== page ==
For various reasons, I haven’t visited many Amish settlements lately. I managed just one trip in 2014 (though to a nice place).
But my recent visit to a new–for me–community (Somerset County, PA) reminded me how much I enjoy visiting new Amish places.
A little while ago I even put together a short list of settlements I’d like to visit. When I recently asked for your ideas, Al in KY suggested the same idea for a post.
So far I’ve been to 50+ Amish communities in 13 states. Below, you’ll find five more Amish places I’d like to visit, and why.
Maybe you’ve already been to one on this list. I’d also love to hear which communities you’d like to visit.
Five Amish Settlements I’d Like to Visit
1. Conewango Valley, New York
Also, I’ve never visited any Amish in New York State (the closest I’ve come was a trip with a PA Amish friend to Manhattan. I don’t think that counts).
2. Any settlement in Ontario
Why not more specific? I guess this is just to say I’ve visited Amish in two countries
Well, there’s more to it than that. Actually, I’d be most interested in the largest Canadian community (Milverton), which is also the country’s oldest, dating to 1824 (for that matter, one of the oldest of all Amish communities).
I don’t know a lot about this settlement, though one (admittedly dated) source describes it as holding to older dress and buggy traditions.
Amish at Milverton have different last names (Kuepfer, Streicher) than most others. There is also a large annual school auction.
I’d also like to visit Aylmer, home of Pathway Publishers.
There are over a dozen Amish settlements scattered throughout Ontario, along with a significant Old Order Mennonite population. The photo above was taken in Algoma District, home to a small community (Iron Bridge).
3. Fertile, Minnesota
Why the little community at Fertile in northwest Minnesota? There’s really just one reason–I’d like to meet the son of one of our contributors, who lives there.
I recently had a chance to visit Anne and her husband Malcolm while passing through Virginia.
I enjoyed learning more about their highly unusual situation–with all its ups and downs–of being English parents to an Amish convert. I’m sure Ed would offer some interesting insights.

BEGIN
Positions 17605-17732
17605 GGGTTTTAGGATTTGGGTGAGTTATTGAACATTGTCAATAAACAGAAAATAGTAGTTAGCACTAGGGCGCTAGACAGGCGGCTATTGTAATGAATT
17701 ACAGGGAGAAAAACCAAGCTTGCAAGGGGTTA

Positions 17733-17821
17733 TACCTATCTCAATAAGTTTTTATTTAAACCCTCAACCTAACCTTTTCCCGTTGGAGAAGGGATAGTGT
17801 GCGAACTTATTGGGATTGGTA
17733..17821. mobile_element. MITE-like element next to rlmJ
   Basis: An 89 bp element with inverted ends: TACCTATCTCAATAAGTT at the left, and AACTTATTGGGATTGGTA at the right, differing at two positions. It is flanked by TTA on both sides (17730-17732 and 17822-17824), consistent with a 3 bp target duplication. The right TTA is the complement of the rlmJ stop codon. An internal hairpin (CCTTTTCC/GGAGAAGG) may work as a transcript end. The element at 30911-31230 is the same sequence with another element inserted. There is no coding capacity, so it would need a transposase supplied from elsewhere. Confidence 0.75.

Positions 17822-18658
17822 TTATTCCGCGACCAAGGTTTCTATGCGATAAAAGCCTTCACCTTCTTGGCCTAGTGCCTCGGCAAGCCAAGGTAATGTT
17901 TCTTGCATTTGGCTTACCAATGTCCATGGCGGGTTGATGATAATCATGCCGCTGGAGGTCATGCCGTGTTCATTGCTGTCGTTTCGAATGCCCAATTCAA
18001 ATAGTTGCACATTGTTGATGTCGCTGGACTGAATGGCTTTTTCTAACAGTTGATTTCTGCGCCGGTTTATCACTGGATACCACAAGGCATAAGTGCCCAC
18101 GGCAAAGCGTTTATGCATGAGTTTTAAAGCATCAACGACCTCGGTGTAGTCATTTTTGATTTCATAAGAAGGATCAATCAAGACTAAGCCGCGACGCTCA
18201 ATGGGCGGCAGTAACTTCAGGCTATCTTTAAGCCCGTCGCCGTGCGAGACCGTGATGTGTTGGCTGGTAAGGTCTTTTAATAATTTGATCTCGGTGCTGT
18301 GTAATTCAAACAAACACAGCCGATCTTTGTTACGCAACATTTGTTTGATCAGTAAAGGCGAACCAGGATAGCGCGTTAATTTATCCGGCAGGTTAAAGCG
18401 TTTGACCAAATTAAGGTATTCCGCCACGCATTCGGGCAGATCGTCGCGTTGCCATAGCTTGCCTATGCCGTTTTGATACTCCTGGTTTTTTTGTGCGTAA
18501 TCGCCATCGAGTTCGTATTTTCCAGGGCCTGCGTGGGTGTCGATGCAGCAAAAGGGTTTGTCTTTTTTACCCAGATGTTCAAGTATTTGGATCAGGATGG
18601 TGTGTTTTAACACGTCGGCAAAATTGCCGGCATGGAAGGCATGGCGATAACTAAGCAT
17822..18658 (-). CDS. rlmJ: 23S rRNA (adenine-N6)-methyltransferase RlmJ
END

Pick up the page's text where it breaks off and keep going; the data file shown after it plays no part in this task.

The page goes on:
4. Randolph, Mississippi
The people here–some at least–come from Ethridge, Tennessee, a Swartzentruber Amish community I really liked visiting. I’ve only ever really driven through Mississippi, so it would be nice to go there as a destination.
Depending on who you ask, Randolph is the only Amish settlement in the Deep South. The community is a small one though, at just one church district in size. Read more.
5. Rexford, Montana
People who’ve been there say Rexford is one of the most beautiful Amish settlements. I’d like to see how Amish here live. I’m sure you’d notice differences, though you might not know them until you see them.
When the community’s founders moved West, so far from traditional Amish areas, there must have been skeptics (interestingly, some apparently first lived in British Columbia, at a short-lived settlement, before coming to Rexford).
But that was way back in 1974, and the Rexford community is still going, despite apparently experiencing significant turnover.
Due to its remoteness, it sounds like it might actually be easier to visit, than to live here full-time. They do get quite a few visitors here from back East. Some residents have even built cabins to accommodate them.
Photos you see of the area suggest great natural beauty. The one above is of Lake Koocanusa, formed when the Kootenai River was dammed (the town of Rexford, originally on the river, had to be moved 10 miles away).
The community is one of a handful of Amish settlements in the Treasure State. For obvious reasons (I am in NC) this will probably be the hardest one for me to visit.
Others that could have made my list: Pearisburg, VA; Enon Valley, PA; Heuvelton, NY; Buchanan County, IA.
What about you? Which Amish communities would you like to visit?